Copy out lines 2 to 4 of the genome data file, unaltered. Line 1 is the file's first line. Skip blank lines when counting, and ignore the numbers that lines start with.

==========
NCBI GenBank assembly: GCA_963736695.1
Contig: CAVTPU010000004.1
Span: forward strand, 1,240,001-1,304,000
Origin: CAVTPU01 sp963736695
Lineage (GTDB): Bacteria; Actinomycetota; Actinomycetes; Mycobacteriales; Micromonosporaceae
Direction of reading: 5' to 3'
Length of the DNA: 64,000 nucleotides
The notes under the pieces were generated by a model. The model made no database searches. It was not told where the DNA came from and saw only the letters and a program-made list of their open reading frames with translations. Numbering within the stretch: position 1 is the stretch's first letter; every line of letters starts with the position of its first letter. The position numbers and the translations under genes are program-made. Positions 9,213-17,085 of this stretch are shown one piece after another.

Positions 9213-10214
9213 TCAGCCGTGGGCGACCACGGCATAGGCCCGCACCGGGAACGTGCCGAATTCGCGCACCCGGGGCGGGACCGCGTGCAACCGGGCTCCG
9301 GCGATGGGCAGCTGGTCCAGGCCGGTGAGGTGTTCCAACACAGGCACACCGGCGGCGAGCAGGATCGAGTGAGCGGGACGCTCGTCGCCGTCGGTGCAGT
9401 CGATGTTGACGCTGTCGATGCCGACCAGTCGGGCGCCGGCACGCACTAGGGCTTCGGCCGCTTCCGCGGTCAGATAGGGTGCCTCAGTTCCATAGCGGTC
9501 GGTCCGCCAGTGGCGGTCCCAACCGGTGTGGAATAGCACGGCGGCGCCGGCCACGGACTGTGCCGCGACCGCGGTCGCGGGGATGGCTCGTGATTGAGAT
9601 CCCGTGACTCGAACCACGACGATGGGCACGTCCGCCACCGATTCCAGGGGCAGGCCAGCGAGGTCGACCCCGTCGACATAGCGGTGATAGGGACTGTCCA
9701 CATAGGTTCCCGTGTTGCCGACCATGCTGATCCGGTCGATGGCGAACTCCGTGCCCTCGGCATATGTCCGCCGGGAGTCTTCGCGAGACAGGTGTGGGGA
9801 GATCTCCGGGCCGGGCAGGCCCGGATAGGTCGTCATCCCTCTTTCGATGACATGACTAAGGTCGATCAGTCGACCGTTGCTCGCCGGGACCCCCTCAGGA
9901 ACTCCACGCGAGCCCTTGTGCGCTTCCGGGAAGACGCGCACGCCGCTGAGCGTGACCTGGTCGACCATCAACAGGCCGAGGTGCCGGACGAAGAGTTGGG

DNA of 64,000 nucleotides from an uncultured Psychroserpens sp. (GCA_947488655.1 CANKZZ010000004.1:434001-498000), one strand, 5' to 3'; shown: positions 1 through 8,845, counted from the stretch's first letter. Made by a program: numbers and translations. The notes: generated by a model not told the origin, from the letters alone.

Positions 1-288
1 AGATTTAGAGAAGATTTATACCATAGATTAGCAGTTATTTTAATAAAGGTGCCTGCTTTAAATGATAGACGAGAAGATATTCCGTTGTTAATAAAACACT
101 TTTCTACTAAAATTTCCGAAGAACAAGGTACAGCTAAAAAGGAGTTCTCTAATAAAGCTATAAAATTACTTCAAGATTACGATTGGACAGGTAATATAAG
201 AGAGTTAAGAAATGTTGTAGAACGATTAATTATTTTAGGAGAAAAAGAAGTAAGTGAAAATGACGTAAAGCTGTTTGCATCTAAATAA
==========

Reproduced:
Contig: CAVTPU010000004.1
Span: forward strand, 1,240,001-1,304,000
Origin: CAVTPU01 sp963736695